The latter spawned another of 2006’s Top 10 best-selling albums and is one of the many releases that helped Disney’s music arm peddle more than 10 million records globally last year.

Meanwhile, Geffen’s “Slumber Party Girls” dropped an album, and Rounder, the indie imprint whose catalog boasts rootsy favorites like Alison Krauss, has promoted a record from their new tween dreams in Girl Authority, nine girls between 9 and 14 who cover cleaned-up pop hits like Rihanna’s “Pon de Replay.” The latter group’s debut sold an impressive 100,000 copies, and hopes are high for their follow-up, due out in March and boasting tracks by Depeche Mode’s Vince Clarke and the Breeders’ Tanya Donelly.

Elissa Barrett, vice president of strategic marketing at Rounder, says that the label’s decision to branch into the tween scene (they already have experience with children’s releases) is in some ways related to the recording industry’s currently uncertain climate. “The business is changing with regard to music, and it became obvious to us that this is an area where we could do more,” she explains.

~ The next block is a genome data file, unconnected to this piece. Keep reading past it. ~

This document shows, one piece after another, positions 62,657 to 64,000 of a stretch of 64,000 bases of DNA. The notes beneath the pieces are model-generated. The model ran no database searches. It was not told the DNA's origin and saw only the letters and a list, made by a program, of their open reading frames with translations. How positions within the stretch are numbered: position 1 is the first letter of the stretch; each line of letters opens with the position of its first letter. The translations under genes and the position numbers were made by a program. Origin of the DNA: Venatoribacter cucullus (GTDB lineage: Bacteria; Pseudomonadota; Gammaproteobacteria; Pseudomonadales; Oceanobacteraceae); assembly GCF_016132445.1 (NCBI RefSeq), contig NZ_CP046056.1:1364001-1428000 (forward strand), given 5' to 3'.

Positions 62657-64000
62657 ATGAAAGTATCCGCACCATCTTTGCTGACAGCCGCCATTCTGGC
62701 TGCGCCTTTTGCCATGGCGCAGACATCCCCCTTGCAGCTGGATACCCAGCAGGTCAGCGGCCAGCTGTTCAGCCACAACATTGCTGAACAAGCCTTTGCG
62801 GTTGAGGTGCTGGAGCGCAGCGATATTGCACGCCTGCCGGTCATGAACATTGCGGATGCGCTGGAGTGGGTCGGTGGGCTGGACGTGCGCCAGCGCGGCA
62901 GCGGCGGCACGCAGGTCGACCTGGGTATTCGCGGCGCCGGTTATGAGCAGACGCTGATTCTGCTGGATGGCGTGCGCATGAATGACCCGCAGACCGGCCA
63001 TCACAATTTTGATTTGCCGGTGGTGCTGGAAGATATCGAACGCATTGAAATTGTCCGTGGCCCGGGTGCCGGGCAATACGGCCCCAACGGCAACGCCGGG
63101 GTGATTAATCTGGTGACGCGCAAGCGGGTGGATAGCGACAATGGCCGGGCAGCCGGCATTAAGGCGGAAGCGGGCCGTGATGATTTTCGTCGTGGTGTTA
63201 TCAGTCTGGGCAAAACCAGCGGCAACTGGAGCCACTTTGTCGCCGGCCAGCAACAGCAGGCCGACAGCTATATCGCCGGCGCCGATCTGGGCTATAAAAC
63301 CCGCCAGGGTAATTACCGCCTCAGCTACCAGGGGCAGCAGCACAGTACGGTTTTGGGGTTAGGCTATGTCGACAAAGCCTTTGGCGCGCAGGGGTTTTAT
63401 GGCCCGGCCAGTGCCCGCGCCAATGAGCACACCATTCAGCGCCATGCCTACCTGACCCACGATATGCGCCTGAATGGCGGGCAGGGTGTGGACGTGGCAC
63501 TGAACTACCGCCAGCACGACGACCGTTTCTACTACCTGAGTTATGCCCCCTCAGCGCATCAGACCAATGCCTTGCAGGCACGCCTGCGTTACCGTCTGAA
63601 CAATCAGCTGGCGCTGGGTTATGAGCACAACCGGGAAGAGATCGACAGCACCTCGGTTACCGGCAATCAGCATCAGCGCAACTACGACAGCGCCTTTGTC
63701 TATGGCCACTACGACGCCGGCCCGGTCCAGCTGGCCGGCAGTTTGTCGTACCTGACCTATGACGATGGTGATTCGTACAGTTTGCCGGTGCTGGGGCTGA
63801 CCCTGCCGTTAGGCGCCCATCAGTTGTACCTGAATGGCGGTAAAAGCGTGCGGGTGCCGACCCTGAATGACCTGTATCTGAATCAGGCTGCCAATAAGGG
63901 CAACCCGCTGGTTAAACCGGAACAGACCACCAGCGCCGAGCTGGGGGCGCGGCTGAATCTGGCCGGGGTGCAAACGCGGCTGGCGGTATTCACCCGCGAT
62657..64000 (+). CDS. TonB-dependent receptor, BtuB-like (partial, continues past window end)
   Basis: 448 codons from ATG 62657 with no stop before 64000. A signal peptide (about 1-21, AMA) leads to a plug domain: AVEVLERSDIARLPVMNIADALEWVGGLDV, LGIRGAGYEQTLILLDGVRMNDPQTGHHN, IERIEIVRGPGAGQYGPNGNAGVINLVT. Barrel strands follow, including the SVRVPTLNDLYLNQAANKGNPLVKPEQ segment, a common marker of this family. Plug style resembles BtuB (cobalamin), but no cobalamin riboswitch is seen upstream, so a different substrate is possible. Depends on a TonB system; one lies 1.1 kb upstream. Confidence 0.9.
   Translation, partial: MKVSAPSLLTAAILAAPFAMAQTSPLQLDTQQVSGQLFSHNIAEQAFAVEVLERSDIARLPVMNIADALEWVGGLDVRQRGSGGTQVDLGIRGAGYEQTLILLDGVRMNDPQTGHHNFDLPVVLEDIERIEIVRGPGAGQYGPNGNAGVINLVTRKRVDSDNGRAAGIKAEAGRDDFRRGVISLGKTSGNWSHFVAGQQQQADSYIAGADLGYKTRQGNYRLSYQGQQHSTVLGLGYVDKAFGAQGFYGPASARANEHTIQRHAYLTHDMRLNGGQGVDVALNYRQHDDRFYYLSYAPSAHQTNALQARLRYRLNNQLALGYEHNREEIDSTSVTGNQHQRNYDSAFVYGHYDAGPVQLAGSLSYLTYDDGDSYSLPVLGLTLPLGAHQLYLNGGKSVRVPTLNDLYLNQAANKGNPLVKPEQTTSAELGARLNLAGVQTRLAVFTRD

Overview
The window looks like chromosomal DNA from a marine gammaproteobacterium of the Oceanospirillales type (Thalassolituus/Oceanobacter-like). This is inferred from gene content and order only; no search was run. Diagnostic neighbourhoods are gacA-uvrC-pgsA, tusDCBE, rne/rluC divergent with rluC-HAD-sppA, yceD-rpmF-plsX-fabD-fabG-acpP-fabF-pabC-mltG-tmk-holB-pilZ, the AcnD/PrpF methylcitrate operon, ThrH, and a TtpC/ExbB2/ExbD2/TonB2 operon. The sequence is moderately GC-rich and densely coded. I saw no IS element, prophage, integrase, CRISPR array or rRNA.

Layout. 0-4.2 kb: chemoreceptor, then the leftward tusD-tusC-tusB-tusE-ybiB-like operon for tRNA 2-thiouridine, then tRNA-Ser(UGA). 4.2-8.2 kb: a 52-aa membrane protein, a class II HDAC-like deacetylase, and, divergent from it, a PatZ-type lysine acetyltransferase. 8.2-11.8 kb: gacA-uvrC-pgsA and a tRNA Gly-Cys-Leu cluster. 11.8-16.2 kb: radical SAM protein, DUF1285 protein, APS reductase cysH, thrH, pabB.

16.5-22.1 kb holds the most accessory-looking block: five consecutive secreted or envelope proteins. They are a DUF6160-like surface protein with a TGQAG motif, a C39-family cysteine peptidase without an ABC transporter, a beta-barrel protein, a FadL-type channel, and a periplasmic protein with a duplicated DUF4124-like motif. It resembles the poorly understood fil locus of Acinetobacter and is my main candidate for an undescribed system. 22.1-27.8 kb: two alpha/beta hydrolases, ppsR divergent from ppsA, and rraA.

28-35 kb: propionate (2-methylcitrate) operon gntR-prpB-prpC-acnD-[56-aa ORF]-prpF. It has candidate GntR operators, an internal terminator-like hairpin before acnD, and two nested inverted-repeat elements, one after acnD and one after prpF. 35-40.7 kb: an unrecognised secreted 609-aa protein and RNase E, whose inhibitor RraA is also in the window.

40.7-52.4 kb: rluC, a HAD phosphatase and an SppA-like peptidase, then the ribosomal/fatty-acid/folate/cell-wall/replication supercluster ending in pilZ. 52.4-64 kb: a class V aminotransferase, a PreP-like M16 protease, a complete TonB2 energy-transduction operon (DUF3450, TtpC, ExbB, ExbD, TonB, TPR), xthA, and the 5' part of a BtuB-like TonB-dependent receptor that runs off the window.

She’s quick to add, “The goal for us was really to be able to do it in a positive fashion … and to make the music really good.”

Mary Jean Laviolette’s daughter, Jacqueline, is Girl Authority’s “All-Star Girl,” and the mom is fired up about the group — as well as “HSM,” which her daughter and three sons (aged 8, 10 and 12) all love.

The current crop of tween albums, she says, proves that “you don’t have to go ‘there.’ … We don’t need to doll [Girl Authority] up to the point where they just look ridiculous. They don’t need to send a sexualized message; there’s already enough of that out there.”

While many youth experts refute the notion that tween pop has exploded in reaction against the hyper-sexualization of yesterday’s teen poppers, there’s no denying that the genre’s take off has everything to do with parents supporting products they find inoffensive.